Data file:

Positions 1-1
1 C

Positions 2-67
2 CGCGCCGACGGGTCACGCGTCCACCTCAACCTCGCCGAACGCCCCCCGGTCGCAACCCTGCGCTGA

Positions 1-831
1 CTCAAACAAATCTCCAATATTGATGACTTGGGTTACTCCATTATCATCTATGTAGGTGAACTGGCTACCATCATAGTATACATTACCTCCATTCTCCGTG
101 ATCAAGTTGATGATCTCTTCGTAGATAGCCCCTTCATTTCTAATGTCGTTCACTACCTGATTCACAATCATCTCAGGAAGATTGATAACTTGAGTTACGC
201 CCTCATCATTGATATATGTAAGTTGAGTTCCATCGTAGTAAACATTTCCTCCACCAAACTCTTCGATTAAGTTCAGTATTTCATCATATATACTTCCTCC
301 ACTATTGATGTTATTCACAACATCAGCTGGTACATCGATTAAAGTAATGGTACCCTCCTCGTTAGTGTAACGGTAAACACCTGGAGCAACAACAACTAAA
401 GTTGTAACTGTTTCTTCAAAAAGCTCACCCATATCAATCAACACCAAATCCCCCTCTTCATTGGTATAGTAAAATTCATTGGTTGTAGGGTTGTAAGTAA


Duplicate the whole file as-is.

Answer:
Positions 1-1
1 C

Positions 2-67
2 CGCGCCGACGGGTCACGCGTCCACCTCAACCTCGCCGAACGCCCCCCGGTCGCAACCCTGCGCTGA

Positions 1-831
1 CTCAAACAAATCTCCAATATTGATGACTTGGGTTACTCCATTATCATCTATGTAGGTGAACTGGCTACCATCATAGTATACATTACCTCCATTCTCCGTG
101 ATCAAGTTGATGATCTCTTCGTAGATAGCCCCTTCATTTCTAATGTCGTTCACTACCTGATTCACAATCATCTCAGGAAGATTGATAACTTGAGTTACGC
201 CCTCATCATTGATATATGTAAGTTGAGTTCCATCGTAGTAAACATTTCCTCCACCAAACTCTTCGATTAAGTTCAGTATTTCATCATATATACTTCCTCC
301 ACTATTGATGTTATTCACAACATCAGCTGGTACATCGATTAAAGTAATGGTACCCTCCTCGTTAGTGTAACGGTAAACACCTGGAGCAACAACAACTAAA
401 GTTGTAACTGTTTCTTCAAAAAGCTCACCCATATCAATCAACACCAAATCCCCCTCTTCATTGGTATAGTAAAATTCATTGGTTGTAGGGTTGTAAGTAA